Google Glass is a product with a strong market, it’s just that this market is not the average consumer. Instead, wearable tech will succeed based on apps that turn it into a specific tool with a specific purpose… which is what firefighter Patrick Jackson has been working on.
Jackson has been coding apps for Glass that make it easier for firefighters to do their job. Google, profoundly excited that somebody is using Glass for something other than unmitigated douchebaggery, posted a video demonstrating how the apps work.
Granted this is still in the prototype stage; you might notice the footage is filmed in a firefighter training facility, not an actual house. Still, it’s incredibly impressive and, more to the point, something Glass really hasn’t had before: An argument that it’s something more than a novelty.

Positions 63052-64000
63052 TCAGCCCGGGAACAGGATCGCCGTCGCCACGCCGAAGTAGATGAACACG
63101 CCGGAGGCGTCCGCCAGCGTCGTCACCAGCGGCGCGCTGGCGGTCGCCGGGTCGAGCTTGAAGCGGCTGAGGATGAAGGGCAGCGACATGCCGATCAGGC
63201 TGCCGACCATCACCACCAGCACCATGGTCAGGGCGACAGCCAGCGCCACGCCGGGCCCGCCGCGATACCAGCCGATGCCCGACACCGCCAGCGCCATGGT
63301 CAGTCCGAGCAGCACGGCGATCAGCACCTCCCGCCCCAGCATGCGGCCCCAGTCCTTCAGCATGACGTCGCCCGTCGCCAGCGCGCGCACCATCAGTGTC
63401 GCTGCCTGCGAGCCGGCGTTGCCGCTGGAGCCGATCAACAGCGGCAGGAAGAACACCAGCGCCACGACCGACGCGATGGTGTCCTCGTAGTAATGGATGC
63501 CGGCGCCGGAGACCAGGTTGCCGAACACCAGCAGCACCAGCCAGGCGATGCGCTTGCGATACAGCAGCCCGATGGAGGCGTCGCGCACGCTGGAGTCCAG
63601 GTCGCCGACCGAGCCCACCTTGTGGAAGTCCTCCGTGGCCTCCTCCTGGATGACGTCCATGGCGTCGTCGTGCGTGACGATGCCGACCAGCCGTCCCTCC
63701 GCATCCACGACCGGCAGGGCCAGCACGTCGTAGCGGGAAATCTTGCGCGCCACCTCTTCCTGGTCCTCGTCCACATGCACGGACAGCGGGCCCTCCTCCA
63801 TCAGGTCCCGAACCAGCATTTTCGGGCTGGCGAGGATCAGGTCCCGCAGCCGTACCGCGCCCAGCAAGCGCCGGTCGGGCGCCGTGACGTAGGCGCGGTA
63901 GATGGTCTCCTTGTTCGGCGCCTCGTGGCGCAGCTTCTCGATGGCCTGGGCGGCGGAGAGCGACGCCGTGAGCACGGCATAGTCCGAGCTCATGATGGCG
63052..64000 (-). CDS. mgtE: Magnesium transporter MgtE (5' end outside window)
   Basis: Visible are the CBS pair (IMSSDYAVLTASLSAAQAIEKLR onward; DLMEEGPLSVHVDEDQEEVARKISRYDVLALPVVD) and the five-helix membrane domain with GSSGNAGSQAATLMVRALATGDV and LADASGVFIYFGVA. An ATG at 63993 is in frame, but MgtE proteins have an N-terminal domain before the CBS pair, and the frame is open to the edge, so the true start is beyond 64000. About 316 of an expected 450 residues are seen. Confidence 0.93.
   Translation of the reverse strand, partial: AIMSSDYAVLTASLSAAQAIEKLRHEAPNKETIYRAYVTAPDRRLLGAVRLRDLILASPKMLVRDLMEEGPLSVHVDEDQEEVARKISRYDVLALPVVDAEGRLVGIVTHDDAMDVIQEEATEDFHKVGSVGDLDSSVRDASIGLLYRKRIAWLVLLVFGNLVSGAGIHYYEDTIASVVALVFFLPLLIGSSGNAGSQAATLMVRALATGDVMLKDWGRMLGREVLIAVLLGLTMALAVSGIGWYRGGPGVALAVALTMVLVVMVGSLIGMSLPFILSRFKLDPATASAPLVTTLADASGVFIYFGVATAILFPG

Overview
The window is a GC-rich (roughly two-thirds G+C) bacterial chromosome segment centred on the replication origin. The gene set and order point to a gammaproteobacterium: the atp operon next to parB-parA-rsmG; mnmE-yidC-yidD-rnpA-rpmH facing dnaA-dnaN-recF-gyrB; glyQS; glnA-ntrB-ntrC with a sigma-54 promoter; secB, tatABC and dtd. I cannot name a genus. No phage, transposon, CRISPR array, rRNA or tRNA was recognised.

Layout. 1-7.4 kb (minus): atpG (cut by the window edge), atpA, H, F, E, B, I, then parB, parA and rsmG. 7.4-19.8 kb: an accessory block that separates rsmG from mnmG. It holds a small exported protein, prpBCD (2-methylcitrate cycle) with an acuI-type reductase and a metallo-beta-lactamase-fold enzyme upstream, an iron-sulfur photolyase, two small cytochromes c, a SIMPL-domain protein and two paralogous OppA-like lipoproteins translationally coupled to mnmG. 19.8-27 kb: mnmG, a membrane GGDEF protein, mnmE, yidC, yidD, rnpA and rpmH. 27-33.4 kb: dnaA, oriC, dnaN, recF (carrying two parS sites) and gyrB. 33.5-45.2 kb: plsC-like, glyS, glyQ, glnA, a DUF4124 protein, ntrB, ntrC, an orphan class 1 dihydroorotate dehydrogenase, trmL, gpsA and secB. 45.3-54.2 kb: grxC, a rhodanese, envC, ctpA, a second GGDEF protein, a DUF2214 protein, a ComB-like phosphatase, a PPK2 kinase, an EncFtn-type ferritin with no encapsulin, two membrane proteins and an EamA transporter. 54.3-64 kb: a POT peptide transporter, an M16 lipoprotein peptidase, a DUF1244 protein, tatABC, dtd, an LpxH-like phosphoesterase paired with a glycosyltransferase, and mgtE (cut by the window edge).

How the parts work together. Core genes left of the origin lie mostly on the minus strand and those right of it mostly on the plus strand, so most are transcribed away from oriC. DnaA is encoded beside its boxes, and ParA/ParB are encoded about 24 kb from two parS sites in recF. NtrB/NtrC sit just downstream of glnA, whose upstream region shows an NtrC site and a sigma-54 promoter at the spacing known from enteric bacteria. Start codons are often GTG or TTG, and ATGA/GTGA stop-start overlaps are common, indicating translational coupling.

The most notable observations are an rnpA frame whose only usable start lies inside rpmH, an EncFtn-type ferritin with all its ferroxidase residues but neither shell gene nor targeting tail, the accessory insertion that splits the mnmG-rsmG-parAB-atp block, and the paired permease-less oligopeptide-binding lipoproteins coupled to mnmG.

This is the direction Google needs to go in with Glass. It’s fairly clear that outside of socially awkward people and people who chase trends that Glass has no future as a consumer product. If it were going to become the next iPod, that would have happened by now. You would hear about people getting mugged for their Glass in the street; instead you hear about Glass owners admitting the product makes you a terrible person and calling his fellow Glass owners out on being obnoxious. And in truth, the most compelling apps for Glass are built on the belief that you only wear it some of the time.
That doesn’t mean, however, that Glass isn’t useful, it’s just that Glass needs to adjust its message. “Put a camcorder on your face so people want to punch you” is not an effective marketing message. “Put these on your firefighter’s face so he can more effectively rescue you if your house catches on fire” is. Google is happy to talk about how great this app is, and they’re right. The question is, will Google realize that, whether they like it or not, this is what Glass was built for?